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Shot Breakdown & Use of Music in Dracula

The final sequence of Bram Stoker's Dracula, directed by Francis Ford Coppolla, concerns the release of Dracula (D) from his supernatural curse by his true love, Mina (M). The sequence consists of 26 shots, running a total of two minutes and 41 seconds. It concludes the narrative of the film, finalizing the relationship between M and D, lovers destined throughout history to have been separated who finally come together in this sequence in the only way that a romance with a vampire can be resolved.

The sequence provides a clear connection with the opening prologue, set four hundred years before the main story, in part by returning the action to the precise location of the prologue. The sequence also seeks to provide an emotionally satisfying conclusion to the story, allowing D to regain his humanity before his final death and M to declare her eternal love. Finally, it reinforces the film's suggestion of religious connections both to D's curse and to his ultimate redemption. Unlike much of the rest of the film, this sequence consists of fairly straightforward filmmaking, both in terms of individual shots and in the editing of the images, music, and sound.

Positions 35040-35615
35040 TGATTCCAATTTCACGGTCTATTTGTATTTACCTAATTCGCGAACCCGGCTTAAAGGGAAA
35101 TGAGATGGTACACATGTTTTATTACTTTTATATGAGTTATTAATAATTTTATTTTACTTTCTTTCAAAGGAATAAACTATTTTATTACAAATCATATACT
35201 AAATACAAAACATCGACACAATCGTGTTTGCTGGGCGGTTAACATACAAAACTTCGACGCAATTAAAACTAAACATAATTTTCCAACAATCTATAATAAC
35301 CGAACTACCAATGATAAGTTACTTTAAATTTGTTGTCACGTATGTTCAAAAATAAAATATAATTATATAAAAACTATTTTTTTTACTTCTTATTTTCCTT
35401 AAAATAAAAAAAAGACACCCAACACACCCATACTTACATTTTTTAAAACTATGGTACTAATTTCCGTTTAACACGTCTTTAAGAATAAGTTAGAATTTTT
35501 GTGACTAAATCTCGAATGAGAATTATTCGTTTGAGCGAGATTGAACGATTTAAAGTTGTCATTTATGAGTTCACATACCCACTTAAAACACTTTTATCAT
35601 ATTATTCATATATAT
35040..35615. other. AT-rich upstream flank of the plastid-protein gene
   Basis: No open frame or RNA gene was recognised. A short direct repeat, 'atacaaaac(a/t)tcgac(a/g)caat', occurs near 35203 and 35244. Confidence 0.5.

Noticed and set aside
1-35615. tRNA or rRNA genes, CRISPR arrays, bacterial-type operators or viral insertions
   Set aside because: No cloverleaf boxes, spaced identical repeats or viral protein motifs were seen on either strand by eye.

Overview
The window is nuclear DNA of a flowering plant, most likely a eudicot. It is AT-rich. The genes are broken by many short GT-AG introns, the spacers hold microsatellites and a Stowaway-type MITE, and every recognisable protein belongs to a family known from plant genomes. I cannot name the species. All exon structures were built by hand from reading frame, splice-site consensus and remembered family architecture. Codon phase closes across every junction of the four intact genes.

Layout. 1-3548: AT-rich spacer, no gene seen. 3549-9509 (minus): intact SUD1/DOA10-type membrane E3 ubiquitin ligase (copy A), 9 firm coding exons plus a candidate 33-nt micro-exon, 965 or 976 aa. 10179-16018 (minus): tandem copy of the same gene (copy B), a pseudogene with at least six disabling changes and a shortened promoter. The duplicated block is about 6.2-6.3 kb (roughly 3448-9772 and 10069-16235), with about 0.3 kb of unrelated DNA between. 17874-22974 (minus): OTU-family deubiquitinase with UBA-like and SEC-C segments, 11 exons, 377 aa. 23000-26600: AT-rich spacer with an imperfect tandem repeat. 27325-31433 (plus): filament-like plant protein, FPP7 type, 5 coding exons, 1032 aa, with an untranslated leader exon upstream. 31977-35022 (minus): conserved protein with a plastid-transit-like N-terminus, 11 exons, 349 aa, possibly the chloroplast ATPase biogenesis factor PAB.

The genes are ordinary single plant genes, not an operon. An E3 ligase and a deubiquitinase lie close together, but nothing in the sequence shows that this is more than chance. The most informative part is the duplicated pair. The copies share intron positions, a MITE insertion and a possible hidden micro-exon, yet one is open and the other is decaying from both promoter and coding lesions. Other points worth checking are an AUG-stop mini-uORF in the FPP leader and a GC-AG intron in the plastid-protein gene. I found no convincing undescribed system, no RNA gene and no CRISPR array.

D's castle, the altar. This sequence begins with D lying on his back in front of the altar and huge stone cross within his castle where he and his bride spent their last mortal moments together before he went off to battle and she committed suicide, thinking he has been killed. M is seated beside him, trying to give him comfort and find an answer to their dilemma. He is partially impaled on a large, ornate sword.

Shot (1) 2 secs.: LS of ornate, round ceiling painting above them. The painting is shown in dim light and the figures, a man and a woman floating within the veil of their intertwined cloaks, are not clear. The music is soft, dramatic, and respectful of the setting.

Shot (2) 3 secs.: Overhead LS looking down on M and D sprawled on the floor in front o...

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